Meanwhile, Trump continued his string of Twitter attacks, accusing U.S. intelligence agencies — with the word “intelligence” set off in quotation marks — of delaying a planned briefing on Russia and the election, a charge that U.S. officials disputed. He also appeared to side with WikiLeaks founder Julian Assange, who has denied that his organization got the hacked emails from Russia, over U.S. spy agencies, which think that WikiLeaks got the material through middlemen with ties to the Kremlin.
Trump appeared to retreat on Thursday, accusing the “dishonest media” of misrepresenting his comments about Assange. “The media lies to make it look like I am against ‘Intelligence,’ ” he said, “when in fact I am a big fan!”
U.S. officials said the captured messages, whose existence has not previously been disclosed, added to the confidence level at the CIA and other agencies that Putin’s goals went beyond seeking to undermine confidence in America’s election machinery and ultimately were aimed at tilting a fiercely contested presidential race toward a candidate seen as more in-line with Moscow’s foreign policy goals.
Even so, the messages also revealed that top officials in Russia anticipated that Clinton would win and did not expect their effort to achieve its goal.
Russian officials “were as surprised as the rest of the world,” said the second U.S. official who, like others, spoke on the condition of anonymity to discuss intelligence matters.
“In this case, you do learn things after the fact based on how they feel about it,” the first official said, adding that the intercepts added to the intelligence community’s “shifting level of confidence.”
The intercepts also echoed some public comments in Moscow. “Trump understood the mood of the people and kept going until the end, when nobody believed in him,” Putin said at a news conference last month, adding with a wry smile, “except for you and me.”
U.S. intelligence officials believe that Putin has for years held a personal grudge against Clinton, whom he accused of fomenting demonstrations in Moscow in 2011 and 2012 that embarrassed Putin and rattled the former KGB operative’s confidence in his grip on power.
Russia’s elite spy services have for years used cyberespionage capabilities to gather information on U.S. policymakers and political candidates — as the United States does on Russia. But Moscow’s decision to dump thousands of stolen emails into public view on WikiLeaks was seen as a provocative departure from the traditional lanes of espionage, U.S. officials said.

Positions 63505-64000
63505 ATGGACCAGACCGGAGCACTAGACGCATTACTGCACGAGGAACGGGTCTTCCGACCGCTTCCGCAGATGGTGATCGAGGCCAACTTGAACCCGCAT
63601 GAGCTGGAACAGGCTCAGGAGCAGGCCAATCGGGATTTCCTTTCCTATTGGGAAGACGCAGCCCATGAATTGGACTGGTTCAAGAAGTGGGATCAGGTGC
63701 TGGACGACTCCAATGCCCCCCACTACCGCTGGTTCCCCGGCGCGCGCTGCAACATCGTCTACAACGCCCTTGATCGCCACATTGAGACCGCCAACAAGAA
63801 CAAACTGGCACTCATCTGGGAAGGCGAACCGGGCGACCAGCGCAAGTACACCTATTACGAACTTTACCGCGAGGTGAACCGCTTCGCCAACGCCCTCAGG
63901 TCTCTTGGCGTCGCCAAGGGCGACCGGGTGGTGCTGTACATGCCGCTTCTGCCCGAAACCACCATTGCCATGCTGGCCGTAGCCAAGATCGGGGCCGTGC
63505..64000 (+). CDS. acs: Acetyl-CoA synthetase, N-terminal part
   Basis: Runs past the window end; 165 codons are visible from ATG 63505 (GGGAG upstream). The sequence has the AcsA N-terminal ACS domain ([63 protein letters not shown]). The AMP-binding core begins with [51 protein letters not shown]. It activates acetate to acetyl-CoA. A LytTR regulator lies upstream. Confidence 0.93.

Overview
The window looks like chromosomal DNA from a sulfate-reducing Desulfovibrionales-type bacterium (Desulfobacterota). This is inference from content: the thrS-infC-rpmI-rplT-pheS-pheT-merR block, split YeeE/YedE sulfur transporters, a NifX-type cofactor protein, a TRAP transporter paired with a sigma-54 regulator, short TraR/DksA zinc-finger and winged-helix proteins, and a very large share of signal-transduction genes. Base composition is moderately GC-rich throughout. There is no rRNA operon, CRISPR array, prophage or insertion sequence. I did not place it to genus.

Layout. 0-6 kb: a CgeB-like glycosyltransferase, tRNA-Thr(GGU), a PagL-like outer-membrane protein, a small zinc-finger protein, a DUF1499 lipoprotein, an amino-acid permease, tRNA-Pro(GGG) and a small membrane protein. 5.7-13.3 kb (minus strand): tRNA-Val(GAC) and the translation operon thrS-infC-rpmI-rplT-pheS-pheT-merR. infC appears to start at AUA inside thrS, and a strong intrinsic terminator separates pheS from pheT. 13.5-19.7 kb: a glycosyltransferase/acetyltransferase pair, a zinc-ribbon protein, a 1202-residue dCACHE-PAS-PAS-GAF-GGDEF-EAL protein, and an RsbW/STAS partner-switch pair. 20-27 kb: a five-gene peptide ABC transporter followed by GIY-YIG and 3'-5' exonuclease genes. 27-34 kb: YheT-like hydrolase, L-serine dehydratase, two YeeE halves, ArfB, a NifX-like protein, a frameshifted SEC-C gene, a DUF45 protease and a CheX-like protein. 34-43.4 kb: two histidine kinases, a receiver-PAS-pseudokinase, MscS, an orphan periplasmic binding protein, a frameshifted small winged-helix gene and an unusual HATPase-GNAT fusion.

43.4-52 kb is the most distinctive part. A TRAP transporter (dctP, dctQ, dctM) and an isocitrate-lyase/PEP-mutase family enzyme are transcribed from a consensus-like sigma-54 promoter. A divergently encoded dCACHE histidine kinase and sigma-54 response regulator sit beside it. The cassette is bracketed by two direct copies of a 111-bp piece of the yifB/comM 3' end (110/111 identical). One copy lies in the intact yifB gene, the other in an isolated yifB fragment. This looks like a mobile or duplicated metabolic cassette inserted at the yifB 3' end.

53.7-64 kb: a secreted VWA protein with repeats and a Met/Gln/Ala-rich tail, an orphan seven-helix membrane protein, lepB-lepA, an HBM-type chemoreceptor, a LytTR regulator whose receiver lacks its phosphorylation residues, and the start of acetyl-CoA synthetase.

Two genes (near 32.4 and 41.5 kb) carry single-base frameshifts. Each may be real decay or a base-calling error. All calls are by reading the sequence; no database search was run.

Clapper on Thursday said there is a difference between “an act of espionage, which we conduct, as well, and other nations do, versus an attack.”
U.S. officials said that Russia’s goals appear to have shifted over time. Moscow’s initial hacking operations targeted almost every major candidate, including Trump’s GOP rivals, as part of a fairly typical clandestine collection program.
Russia’s initial objective may have been merely to meddle and undermine the legitimacy of an assumed Clinton victory. But as Trump captured the GOP nomination and showed that he could remain competitive with Clinton, Russia’s aims became more ambitious, officials said. The final months of the race saw a steady stream of leaked emails that damaged Clinton’s candidacy, without any corresponding release to embarrass Trump.
Russia also used social media and “fake news” platforms as an “accelerant” to try to boost Trump and undermine Clinton, the second official said.
Julie Tate contributed to this report. The Washington Post
Economic sanctions will hit Russia’s two main intelligence agencies — the Main Intelligence Directorate (GRU) and the Federal Security Service (FSB) — freezing their assets and blocking them from the US financial system.
Similar sanctions will be slapped on three other entities:
— the Special Technology Center in St. Petersburg, said to have assisted the GRU in intelligence operations;
— Zorsecurity, also known as Esage Lab, which provides technical research;
— the Professional Association of Designers of Data Processing Systems, a group which provides training to the GRU.
– Sanctioned individuals –
— Current GRU chief Igor Valentinovich Korobov
— Deputy GRU chief Sergey Aleksandrovich Gizunov
— First deputy GRU chiefs Igor Olegovich Kostyukov and Vladimir Stepanovich Alexseyev.
A separate US Treasury order sanctions two Russian individuals for hacking into US banks, corporations, universities and other organizations:
— Evgeniy Mikhailovich Bogachev, accused of stealing over $100 million from computer hacking
— Aleksey Alekseyevich Belan, said to have led “malicious cyber-enabled misappropriation of personal identifiers for private financial gain” by compromising three US-based e-commerce companies.
Bogachev and Belan are both on the FBI’s “most wanted” list, which means they could face criminal charges. A $3 million reward is offered for information on Bogachev and $100,000 for Belan.